Future work should seek to implement enhancements to ward audit, including seeking to reduce the use of punitive feedback. Addressing punitive feedback may require consideration of the influences upon its use; for example, punitive feedback has been associated with leaders’ attributions that performance is related to individual, rather than system causes, or that performance is due to a lack of effort, rather than lack of ability or training [27]. An intervention targeting the attributions of those involved in the delivery of punitive feedback (e.g. directors of nursing, deputy directors of nursing, matrons, ward managers) may reduce recipient experience of punishment and increase the actionability of the feedback.

Reporting to the regulator was an important impetus to the ward audit. The regulator may also have a role in influencing the effectiveness of ward audit; for example, regulators could explore ward audit data quality through triangulation with other data, and/or by asking how ward audit stimulates organisation-level improvements based upon a review of influences upon performance.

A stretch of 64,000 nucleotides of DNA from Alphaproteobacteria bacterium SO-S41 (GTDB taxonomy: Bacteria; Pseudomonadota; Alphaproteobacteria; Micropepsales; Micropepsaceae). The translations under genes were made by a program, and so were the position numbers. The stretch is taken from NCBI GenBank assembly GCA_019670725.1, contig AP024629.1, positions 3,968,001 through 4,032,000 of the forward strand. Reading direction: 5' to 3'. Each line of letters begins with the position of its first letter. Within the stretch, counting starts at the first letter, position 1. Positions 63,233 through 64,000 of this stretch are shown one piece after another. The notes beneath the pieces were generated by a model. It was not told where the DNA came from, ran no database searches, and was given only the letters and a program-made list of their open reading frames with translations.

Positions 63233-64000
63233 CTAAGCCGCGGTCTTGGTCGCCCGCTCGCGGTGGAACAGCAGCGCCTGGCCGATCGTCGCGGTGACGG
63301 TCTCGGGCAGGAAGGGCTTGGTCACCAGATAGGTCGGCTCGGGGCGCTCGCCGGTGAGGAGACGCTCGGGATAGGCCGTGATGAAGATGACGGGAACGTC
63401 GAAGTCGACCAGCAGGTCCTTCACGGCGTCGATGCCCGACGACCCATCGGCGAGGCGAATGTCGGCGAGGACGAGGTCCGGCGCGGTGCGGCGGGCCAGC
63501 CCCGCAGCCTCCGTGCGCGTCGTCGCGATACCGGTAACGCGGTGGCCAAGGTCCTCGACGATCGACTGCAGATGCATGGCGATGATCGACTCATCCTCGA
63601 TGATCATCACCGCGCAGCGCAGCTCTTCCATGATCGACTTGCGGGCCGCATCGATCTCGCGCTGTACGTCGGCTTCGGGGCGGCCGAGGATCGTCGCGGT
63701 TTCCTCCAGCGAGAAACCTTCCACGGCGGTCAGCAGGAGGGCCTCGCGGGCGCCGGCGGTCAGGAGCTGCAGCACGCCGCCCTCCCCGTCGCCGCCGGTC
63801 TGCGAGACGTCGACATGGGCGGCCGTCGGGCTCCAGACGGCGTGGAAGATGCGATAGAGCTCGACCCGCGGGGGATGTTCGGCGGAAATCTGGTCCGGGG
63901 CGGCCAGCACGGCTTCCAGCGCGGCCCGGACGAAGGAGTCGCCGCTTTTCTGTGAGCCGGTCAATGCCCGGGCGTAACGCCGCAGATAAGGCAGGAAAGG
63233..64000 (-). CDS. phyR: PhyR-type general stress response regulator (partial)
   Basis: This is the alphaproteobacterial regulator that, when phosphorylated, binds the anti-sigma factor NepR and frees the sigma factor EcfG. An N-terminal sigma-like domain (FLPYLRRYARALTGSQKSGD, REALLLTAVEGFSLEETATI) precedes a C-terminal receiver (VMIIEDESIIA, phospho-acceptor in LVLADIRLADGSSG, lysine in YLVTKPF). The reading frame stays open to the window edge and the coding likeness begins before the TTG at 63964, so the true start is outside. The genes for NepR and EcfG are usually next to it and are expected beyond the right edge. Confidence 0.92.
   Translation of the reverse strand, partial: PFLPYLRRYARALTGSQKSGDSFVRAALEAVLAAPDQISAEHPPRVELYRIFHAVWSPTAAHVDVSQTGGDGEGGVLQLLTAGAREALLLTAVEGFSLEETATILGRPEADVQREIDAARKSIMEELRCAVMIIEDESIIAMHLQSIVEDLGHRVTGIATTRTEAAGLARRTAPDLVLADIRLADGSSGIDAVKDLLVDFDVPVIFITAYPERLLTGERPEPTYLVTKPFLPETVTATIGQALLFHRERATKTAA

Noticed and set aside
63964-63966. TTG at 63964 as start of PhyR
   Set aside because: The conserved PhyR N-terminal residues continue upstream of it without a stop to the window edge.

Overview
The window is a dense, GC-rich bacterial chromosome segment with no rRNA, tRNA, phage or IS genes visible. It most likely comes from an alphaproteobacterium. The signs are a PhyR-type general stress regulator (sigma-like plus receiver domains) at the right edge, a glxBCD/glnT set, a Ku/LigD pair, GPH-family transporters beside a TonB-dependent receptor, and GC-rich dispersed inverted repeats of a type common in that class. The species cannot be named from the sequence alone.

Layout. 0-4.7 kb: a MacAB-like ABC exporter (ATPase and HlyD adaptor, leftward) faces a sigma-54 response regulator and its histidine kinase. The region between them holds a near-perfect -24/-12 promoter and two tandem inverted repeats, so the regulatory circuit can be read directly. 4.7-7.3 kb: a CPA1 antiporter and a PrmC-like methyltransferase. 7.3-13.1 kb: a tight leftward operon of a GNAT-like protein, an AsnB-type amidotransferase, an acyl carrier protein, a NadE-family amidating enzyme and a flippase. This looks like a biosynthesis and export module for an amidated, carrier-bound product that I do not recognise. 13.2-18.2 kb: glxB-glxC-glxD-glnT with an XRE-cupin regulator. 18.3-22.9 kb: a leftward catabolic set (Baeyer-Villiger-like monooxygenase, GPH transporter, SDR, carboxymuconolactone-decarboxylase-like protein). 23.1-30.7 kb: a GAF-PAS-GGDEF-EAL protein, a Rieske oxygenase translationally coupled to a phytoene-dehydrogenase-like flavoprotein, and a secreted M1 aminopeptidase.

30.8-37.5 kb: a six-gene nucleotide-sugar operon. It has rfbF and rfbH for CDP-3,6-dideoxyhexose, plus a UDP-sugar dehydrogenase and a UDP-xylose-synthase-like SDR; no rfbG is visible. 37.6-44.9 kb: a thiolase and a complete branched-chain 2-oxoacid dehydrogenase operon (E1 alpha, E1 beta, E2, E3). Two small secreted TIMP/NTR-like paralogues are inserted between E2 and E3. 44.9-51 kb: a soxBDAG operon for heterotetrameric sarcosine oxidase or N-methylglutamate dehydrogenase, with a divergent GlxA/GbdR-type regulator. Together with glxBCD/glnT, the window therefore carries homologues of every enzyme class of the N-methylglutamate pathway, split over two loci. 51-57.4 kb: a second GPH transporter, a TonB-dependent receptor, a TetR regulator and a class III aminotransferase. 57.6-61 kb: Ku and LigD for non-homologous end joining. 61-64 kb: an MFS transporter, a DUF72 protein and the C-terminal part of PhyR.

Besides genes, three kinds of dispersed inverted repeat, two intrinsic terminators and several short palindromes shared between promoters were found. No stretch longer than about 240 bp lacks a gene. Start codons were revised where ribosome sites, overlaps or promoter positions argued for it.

One organisation had developed, and one was developing, accreditation mechanisms, whereby corporate nursing teams assess performance. Such accreditation audits have since been nationally recommended [28]. Our findings suggest that significant implementation work may be required to develop the collective leadership [28,29,30] and supportive culture [9] that would facilitate improvements from such accreditation systems. Current guidance [28] does not address this aspect of implementation. Another organisation in our study was investing further in electronic devices on which staff could record the data; this was described as a way to save time and potentially increase reliability. Future work could explore the impact of changes to data collection upon data accuracy.

Strengths and limitations

We used multiple methods and triangulated data to explore ward audit at diverse NHS organisations. The findings were presented to a stakeholder group for challenge, to identify where further data were needed and to synthesise the description. As part of this work to enhance the credibility of the findings, the research team and stakeholder group considered emergent findings against a framework for intervention description, and against previous evidence and theory.